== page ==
• October 5, 2012

Nathan India’s study of competition in India’s civil aviation sector offers several recommendations to improve the health of the sector, but partial privatization of the troubled national carrier, Air India, is the one creating a stir. Publications such as the Hindu Business Line and the Business Standard have reported on the issue.

Resistance to Privatization

Commissioned by the Ministry of Corporate Affairs, the study says that partial privatization will improve the carrier’s operations and free government funds for other purposes. But, according to the Business Standard, resistance runs deep. For example, Civil Aviation Minister Ajit Singh has ruled out privatization because the government is already restructuring Air India. A former director of the national carrier, Jitendra Bhargava, recommends “professionalizing” Air India “because even private airlines are not doing well.” Others suggest that attracting private investment depends on a host of particulars. No one disputes that Air India needs to improve its performance—the dispute is about how to do so.

Seven Competitive Factors

In analyzing the health of the civil aviation sector, Nathan India considered the impact of seven major factors, most of them rooted in government regulation:

  • Market entry requirements for fleet, capital, and experience
  • Route dispersal requirements to ensure service throughout the country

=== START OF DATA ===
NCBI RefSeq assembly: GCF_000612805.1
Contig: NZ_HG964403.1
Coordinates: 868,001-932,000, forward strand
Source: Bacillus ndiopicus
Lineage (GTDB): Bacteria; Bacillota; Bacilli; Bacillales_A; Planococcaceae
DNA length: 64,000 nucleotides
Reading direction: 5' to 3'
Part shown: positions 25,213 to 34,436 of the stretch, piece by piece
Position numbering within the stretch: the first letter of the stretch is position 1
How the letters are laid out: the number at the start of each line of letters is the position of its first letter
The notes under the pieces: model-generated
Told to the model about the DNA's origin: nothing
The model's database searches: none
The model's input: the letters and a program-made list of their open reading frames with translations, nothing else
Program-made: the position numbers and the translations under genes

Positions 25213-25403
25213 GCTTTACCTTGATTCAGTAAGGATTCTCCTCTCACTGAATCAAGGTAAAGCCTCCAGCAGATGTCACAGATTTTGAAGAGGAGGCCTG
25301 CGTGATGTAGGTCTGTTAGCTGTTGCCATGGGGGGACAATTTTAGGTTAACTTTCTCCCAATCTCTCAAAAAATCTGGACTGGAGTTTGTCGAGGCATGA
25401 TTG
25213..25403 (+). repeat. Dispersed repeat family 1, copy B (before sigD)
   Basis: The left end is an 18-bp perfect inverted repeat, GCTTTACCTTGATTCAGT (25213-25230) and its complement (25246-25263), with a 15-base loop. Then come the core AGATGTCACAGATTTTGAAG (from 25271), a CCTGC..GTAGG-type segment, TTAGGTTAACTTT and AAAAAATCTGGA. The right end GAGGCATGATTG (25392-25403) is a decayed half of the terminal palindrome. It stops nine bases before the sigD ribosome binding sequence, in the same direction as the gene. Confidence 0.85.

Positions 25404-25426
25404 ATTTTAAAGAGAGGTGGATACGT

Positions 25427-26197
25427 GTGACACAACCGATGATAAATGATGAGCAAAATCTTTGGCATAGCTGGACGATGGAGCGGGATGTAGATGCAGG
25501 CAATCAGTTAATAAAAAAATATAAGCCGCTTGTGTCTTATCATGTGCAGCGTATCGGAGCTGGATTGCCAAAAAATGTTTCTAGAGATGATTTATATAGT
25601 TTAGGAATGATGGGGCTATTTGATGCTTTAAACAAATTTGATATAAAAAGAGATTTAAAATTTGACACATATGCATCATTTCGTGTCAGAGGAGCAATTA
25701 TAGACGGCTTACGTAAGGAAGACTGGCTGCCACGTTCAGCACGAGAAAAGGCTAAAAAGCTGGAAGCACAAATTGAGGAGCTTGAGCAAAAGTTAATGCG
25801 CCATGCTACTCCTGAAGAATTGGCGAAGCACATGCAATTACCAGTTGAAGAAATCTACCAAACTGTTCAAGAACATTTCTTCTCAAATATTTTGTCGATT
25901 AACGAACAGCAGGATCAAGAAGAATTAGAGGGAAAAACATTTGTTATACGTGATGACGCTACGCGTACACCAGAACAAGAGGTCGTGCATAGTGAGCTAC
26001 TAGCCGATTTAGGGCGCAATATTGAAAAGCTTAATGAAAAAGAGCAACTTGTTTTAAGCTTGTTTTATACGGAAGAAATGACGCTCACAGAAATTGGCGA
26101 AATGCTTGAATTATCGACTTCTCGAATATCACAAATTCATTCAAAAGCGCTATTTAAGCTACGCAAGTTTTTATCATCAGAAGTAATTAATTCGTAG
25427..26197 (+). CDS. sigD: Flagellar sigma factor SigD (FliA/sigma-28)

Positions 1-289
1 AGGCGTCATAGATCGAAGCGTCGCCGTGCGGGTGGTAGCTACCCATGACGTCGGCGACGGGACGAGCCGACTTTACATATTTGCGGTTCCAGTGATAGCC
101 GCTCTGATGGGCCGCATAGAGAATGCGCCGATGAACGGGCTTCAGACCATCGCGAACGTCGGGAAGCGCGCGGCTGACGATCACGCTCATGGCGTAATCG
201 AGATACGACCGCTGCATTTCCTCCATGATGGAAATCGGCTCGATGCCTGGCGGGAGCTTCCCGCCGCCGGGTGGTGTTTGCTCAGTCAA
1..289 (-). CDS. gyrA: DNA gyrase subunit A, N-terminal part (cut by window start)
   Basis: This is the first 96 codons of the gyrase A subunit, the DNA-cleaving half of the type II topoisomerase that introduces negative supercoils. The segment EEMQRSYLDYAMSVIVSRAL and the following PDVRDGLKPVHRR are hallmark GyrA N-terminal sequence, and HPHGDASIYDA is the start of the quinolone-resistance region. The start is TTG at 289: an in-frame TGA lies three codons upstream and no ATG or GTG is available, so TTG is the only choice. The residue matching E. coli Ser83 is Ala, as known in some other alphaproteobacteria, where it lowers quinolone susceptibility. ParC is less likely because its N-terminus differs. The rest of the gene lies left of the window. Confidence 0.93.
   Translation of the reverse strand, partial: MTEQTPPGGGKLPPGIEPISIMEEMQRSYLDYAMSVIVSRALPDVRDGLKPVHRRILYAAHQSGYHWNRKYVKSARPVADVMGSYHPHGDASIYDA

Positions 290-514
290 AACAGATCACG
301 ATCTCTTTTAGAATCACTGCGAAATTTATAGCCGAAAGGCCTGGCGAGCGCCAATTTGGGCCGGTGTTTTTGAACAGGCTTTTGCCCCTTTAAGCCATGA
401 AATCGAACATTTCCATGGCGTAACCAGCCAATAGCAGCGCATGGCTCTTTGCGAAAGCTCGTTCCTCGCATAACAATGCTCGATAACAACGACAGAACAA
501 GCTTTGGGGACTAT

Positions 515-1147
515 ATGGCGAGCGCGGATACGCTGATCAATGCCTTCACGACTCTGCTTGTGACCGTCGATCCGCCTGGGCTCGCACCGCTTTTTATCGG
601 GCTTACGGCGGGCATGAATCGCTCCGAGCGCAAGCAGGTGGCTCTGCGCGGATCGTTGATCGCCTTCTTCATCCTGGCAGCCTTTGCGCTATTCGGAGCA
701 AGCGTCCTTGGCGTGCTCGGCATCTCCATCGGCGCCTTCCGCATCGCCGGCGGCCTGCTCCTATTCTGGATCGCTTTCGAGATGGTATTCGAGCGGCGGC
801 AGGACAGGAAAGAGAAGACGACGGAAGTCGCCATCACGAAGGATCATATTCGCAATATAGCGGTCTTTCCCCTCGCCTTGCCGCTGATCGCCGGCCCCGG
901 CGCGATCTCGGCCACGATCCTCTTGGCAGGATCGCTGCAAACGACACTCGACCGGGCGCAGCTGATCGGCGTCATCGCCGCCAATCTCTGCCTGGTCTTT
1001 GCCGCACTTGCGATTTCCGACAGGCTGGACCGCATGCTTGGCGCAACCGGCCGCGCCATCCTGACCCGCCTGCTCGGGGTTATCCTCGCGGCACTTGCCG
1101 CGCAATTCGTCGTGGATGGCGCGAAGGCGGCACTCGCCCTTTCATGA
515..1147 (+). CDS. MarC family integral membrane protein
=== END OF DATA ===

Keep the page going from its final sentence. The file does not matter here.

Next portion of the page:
• Slot allocation practices
  • Airport development agreements with private operators, particularly the effect of “right of first refusal” clauses on competition
  • Preferential traffic right allocation and access to government funding for Air India
  • Limits on foreign investment in the sector
  • Procurement practices

Five Major Recommendations

The study recommends steps to improve competition and presents the U.S. and Brazilian civil aviation frameworks as models of sector growth and reform, and those of the European Union, United Kingdom, and Australia as alternative models. In addition to recommending partial privatization of the national carrier, Nathan India recommends

  • Rescinding regulations granting preferential treatment to Air India
  • Reducing fleet and equity requirements for passenger air carriers in the same way that India‘s regulators reduced requirements for cargo carriers
  • Introducing an incentive-based route program for servicing all airports
  • Introducing market-based tools for slot distribution.

The report concludes that creating “a single civil aviation policy” reflecting these recommendations—and clearly delineating among the sector regulatory authorities to ensure predictable regulatory enforcement—would be a major advance for the competitive health of civil aviation in India.

To read the report

Nathan India’s full report, including detailed recommendations, and a responding report by the Ministry of Civil Aviation are available on the ministry website.

Return to news